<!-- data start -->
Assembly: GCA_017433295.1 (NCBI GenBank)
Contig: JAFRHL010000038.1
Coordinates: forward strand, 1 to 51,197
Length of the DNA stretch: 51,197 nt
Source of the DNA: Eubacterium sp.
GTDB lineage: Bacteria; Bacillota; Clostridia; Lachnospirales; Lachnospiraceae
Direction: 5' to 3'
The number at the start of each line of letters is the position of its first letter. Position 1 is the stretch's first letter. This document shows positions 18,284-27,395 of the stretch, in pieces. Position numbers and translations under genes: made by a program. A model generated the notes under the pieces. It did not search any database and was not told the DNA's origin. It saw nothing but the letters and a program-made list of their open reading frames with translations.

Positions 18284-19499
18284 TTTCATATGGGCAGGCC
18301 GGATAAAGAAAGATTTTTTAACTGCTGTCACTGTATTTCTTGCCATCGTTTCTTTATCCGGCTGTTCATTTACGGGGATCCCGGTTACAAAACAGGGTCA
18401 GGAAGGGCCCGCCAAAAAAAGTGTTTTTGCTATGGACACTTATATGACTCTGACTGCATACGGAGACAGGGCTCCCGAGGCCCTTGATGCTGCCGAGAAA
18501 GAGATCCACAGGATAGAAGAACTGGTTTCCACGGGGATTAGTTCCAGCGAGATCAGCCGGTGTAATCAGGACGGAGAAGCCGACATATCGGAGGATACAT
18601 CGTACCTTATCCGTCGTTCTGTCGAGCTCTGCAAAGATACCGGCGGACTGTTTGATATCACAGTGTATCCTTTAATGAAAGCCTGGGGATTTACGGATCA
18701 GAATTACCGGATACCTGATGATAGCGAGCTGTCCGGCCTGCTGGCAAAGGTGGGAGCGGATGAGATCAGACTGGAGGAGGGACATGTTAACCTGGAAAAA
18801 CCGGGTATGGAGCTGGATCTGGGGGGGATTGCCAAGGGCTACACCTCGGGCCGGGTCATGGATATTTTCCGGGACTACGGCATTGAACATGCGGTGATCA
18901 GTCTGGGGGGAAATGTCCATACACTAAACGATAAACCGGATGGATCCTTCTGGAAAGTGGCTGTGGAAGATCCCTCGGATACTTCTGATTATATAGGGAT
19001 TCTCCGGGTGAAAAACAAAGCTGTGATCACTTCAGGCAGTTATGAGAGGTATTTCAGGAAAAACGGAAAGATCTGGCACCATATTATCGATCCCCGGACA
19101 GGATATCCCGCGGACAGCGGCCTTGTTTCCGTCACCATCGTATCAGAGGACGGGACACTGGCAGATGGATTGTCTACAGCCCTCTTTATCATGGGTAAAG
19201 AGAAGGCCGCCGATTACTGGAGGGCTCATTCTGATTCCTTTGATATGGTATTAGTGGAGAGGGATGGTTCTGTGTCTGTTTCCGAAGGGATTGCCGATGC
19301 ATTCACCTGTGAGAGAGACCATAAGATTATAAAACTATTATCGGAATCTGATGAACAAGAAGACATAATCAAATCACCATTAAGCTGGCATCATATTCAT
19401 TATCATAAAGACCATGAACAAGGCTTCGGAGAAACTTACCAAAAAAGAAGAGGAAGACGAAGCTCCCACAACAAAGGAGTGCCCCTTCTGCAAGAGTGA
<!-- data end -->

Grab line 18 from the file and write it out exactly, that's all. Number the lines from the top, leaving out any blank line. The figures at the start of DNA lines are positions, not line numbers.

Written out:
19001 TCTCCGGGTGAAAAACAAAGCTGTGATCACTTCAGGCAGTTATGAGAGGTATTTCAGGAAAAACGGAAAGATCTGGCACCATATTATCGATCCCCGGACA